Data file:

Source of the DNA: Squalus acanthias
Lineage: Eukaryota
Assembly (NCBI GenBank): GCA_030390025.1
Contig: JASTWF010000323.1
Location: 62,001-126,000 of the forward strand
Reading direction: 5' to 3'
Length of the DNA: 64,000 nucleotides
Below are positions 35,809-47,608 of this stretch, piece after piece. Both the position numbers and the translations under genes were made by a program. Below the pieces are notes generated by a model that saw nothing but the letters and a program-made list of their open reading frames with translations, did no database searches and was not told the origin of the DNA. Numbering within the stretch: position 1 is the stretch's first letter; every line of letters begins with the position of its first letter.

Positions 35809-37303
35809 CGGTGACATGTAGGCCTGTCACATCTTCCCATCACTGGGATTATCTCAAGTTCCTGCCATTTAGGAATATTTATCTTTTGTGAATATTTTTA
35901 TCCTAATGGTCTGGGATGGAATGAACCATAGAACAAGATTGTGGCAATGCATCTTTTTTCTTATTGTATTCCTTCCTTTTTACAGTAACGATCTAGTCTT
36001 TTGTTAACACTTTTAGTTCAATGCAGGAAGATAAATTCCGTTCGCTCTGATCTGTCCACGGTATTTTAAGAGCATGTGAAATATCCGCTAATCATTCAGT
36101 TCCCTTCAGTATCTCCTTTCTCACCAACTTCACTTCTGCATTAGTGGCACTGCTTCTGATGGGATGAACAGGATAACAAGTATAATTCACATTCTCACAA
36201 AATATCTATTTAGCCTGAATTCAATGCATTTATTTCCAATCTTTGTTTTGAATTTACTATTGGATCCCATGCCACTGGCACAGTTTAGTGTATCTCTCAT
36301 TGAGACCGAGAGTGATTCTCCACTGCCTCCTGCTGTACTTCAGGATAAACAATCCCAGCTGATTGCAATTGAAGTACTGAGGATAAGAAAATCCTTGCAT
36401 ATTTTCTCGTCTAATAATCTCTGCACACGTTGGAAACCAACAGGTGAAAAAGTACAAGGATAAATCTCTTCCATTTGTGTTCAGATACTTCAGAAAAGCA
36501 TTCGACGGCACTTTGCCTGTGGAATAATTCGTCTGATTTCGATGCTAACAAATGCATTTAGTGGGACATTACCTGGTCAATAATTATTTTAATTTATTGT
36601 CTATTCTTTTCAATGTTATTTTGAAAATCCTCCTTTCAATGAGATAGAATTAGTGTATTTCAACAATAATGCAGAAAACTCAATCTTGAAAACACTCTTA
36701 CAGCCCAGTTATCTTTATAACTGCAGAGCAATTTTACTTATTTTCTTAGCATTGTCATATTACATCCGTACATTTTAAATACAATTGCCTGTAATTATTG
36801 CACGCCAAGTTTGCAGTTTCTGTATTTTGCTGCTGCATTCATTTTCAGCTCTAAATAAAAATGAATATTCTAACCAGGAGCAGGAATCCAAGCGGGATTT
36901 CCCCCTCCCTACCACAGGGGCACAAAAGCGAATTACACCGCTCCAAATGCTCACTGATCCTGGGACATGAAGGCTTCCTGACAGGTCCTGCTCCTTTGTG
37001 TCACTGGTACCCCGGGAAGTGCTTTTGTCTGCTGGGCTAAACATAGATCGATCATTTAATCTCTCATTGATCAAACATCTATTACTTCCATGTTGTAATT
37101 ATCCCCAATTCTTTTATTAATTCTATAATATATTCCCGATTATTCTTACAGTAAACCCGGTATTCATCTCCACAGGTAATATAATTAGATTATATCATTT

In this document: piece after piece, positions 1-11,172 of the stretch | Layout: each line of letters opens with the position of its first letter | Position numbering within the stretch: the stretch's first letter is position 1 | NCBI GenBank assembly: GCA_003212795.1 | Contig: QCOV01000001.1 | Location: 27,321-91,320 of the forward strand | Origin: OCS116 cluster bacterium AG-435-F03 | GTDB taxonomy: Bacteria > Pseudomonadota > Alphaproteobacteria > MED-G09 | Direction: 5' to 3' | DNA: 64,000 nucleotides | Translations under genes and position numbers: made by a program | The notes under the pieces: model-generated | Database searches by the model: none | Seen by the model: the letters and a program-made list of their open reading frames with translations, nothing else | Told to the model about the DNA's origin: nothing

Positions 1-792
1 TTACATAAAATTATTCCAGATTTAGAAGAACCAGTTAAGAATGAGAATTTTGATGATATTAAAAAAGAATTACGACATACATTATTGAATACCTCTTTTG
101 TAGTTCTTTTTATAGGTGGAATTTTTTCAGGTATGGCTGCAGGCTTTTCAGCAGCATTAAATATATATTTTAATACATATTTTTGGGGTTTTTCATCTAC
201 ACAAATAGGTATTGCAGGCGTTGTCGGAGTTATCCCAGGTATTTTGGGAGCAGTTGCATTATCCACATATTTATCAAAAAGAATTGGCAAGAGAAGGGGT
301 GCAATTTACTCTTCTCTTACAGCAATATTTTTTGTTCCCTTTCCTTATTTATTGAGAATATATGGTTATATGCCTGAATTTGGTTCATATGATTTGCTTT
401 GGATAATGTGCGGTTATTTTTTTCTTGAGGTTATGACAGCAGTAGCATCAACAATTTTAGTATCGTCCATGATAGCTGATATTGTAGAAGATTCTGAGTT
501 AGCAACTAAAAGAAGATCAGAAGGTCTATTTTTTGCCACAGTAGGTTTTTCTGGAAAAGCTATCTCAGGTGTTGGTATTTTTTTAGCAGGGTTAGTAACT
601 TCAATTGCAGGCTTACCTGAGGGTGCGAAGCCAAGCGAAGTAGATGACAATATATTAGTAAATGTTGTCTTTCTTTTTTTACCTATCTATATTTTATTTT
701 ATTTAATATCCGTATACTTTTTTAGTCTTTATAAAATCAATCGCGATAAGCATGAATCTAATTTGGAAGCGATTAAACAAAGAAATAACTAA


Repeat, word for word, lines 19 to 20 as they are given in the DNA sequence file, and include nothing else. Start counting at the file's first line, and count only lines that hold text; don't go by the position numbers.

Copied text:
36701 CAGCCCAGTTATCTTTATAACTGCAGAGCAATTTTACTTATTTTCTTAGCATTGTCATATTACATCCGTACATTTTAAATACAATTGCCTGTAATTATTG
36801 CACGCCAAGTTTGCAGTTTCTGTATTTTGCTGCTGCATTCATTTTCAGCTCTAAATAAAAATGAATATTCTAACCAGGAGCAGGAATCCAAGCGGGATTT